Depending on a person’s customs and beliefs, a placenta may hold significant symbolic and spiritual meaning. In some cases, the placenta is considered precious, sacred, and powerful—worth even more than gold! The placenta supplies oxygen and blood flow to your baby, cleansing it of unwanted toxins and boosting baby’s metabolism. The placenta nourishes and protects baby, and contains hormones required for pregnancy and breastfeeding. It’s common practice for many hospitals and healthcare facilities is to dispose of the placenta as medical waste, however, many parents, doulas, nurses, and midwives honor the placenta and acknowledge its worth. Studies show that the placenta plays a tremendous role in certain ancient traditions, rituals, and holistic and alternative medicine. One of the most common customs is placenta burial rituals.
Placentas Around the World
Let’s take a trip around the world via the placenta! In Bali, the placenta is known as “Ari-Ari,” and is considered a physical body of the child’s guardian angel whose spirit stays with the child for life. The Balinese wrap the placenta in cloth, place it in a coconut and bury it. In some cultures, burying the placenta connects the baby to land and heritage. Among the Navajo and many Hawaiians, the placenta is placed in the ground to connect the child to his or her homeland and ancestors. Native Icelanders call the placenta,“fylgia,” which literally means “guardian angel.” In Hmong culture, the word for placenta means “jacket.” The placenta is believed to be a spiritual jacket worn by the baby as they enter the world. Families in various Caribbean countries bury their baby’s placenta under a fruit tree to help ensure that the child will never go hungry and will always come home. Among the African Igbo, the placenta is called “Our Mother” and connects the child to the spirits in the ground when it is buried. The Kikuyu in Kenya believe that both the placenta and the umbilical cord are a bond and a sacred attachment between mother and child. It is deposited in an uncultivated field and covered with grass and grains as a symbol of fertility. The Mayans also honor the sacred bond between the mother and her baby by burying the placenta under a special tree. This ritual is said to give protective powers over the child. In both Japanese and Chinese culture, the placenta burial is believed to bestow blessings or protection for the child’s future.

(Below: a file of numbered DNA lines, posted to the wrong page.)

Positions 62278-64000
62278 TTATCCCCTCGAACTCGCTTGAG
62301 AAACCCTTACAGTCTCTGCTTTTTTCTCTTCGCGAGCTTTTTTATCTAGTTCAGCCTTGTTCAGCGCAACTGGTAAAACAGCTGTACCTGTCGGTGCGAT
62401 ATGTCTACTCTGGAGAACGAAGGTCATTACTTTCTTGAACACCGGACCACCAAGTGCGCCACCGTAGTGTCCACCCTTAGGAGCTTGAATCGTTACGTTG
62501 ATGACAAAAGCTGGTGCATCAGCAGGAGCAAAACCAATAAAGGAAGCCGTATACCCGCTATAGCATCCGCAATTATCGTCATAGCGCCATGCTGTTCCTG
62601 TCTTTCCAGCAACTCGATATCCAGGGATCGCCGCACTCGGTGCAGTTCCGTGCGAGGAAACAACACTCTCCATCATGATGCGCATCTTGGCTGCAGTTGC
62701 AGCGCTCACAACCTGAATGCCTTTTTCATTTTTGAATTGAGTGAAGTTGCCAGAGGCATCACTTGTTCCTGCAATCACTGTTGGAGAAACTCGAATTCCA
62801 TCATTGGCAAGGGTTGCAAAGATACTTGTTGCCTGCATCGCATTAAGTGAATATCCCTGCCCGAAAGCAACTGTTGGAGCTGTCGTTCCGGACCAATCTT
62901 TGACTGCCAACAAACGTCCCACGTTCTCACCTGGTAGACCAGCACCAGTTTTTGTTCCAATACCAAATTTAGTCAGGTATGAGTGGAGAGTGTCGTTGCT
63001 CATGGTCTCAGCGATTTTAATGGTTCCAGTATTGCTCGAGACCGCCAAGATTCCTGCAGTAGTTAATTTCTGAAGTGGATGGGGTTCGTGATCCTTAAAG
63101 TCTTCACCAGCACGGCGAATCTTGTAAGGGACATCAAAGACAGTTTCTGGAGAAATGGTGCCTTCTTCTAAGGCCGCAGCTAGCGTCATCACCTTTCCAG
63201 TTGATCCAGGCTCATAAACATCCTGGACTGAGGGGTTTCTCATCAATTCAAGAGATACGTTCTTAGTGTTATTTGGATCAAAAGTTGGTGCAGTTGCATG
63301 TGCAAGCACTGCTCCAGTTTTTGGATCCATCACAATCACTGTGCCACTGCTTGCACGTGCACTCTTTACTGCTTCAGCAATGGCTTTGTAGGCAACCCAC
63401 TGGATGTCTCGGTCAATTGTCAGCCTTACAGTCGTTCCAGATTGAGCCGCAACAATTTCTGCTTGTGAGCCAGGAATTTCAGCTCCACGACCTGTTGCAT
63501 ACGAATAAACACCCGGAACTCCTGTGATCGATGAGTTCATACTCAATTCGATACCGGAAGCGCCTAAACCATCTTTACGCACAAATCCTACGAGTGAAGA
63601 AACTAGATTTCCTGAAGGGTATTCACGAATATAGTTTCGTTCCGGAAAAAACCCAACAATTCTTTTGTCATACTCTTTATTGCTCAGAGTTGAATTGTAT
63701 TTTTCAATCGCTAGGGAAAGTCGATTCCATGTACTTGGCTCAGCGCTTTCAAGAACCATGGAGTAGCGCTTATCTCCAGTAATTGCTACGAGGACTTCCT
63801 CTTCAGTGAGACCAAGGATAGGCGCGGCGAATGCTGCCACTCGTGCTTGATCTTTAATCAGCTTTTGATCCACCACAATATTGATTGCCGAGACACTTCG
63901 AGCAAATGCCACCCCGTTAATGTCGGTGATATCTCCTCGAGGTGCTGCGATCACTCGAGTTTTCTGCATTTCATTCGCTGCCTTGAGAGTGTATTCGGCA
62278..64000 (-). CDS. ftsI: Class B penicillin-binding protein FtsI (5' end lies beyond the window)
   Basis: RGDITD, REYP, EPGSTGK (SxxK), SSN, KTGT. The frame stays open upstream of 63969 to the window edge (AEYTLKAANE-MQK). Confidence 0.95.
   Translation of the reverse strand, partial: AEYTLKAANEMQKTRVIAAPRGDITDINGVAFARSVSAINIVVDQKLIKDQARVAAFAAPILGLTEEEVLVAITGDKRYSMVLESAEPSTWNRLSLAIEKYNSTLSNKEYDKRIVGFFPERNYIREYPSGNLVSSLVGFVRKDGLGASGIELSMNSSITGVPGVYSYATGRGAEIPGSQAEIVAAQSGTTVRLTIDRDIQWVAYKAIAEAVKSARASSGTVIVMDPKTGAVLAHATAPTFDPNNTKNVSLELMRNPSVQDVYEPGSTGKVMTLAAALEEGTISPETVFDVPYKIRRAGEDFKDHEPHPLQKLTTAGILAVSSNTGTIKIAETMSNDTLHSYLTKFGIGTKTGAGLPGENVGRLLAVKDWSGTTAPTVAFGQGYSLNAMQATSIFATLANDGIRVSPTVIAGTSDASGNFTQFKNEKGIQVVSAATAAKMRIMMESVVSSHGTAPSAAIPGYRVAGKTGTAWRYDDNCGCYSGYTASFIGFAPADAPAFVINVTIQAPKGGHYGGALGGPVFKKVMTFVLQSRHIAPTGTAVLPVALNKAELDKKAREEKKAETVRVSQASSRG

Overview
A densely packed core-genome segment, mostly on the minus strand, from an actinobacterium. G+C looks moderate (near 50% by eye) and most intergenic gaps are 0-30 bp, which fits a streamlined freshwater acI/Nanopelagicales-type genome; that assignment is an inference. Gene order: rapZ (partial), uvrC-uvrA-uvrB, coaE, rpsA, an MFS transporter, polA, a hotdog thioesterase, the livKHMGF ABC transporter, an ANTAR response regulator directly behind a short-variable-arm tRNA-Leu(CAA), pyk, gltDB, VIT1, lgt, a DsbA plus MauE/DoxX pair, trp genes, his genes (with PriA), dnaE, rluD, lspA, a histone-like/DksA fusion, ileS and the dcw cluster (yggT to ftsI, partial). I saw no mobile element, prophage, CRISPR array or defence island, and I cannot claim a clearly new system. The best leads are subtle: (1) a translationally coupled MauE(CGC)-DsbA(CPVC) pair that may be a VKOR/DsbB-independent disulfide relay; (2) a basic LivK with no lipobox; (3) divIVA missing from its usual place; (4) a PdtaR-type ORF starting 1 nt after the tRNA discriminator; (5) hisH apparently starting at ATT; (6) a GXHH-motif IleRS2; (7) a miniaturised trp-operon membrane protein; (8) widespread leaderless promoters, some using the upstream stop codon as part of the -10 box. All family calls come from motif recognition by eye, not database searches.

In cultures with postpartum rituals, location of placenta burial matters. In Cambodia, the placenta is the “globe of the origin of the soul,” and must be buried in a special location designed to protect the baby from bad spirits. In Malaysia, the placenta is considered a “baby’s other sibling.” In Mexico, the placenta is viewed as it’s “el compañero” or companion. Placentas in Korea are given names depending upon their birth month, before undergoing ritual burial. In Turkey, parents who want their child to be noble and honest may bury the placenta in the courtyard of a mosque.
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